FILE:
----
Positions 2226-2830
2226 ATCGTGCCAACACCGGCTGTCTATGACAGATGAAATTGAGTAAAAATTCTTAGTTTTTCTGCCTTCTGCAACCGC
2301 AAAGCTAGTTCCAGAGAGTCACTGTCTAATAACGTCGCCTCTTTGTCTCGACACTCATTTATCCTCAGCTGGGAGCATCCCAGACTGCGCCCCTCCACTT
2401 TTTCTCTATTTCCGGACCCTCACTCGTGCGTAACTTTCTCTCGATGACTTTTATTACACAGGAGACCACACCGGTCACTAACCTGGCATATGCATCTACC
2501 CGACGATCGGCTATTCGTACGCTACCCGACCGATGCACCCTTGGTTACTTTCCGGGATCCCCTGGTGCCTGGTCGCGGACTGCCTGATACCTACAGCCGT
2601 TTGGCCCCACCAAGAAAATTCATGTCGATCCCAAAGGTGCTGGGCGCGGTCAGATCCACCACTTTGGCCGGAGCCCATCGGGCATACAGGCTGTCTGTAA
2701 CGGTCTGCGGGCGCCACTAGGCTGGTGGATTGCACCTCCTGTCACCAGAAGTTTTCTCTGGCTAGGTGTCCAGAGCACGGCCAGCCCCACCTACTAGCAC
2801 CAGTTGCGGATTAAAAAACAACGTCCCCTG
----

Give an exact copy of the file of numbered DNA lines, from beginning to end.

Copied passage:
Positions 2226-2830
2226 ATCGTGCCAACACCGGCTGTCTATGACAGATGAAATTGAGTAAAAATTCTTAGTTTTTCTGCCTTCTGCAACCGC
2301 AAAGCTAGTTCCAGAGAGTCACTGTCTAATAACGTCGCCTCTTTGTCTCGACACTCATTTATCCTCAGCTGGGAGCATCCCAGACTGCGCCCCTCCACTT
2401 TTTCTCTATTTCCGGACCCTCACTCGTGCGTAACTTTCTCTCGATGACTTTTATTACACAGGAGACCACACCGGTCACTAACCTGGCATATGCATCTACC
2501 CGACGATCGGCTATTCGTACGCTACCCGACCGATGCACCCTTGGTTACTTTCCGGGATCCCCTGGTGCCTGGTCGCGGACTGCCTGATACCTACAGCCGT
2601 TTGGCCCCACCAAGAAAATTCATGTCGATCCCAAAGGTGCTGGGCGCGGTCAGATCCACCACTTTGGCCGGAGCCCATCGGGCATACAGGCTGTCTGTAA
2701 CGGTCTGCGGGCGCCACTAGGCTGGTGGATTGCACCTCCTGTCACCAGAAGTTTTCTCTGGCTAGGTGTCCAGAGCACGGCCAGCCCCACCTACTAGCAC
2801 CAGTTGCGGATTAAAAAACAACGTCCCCTG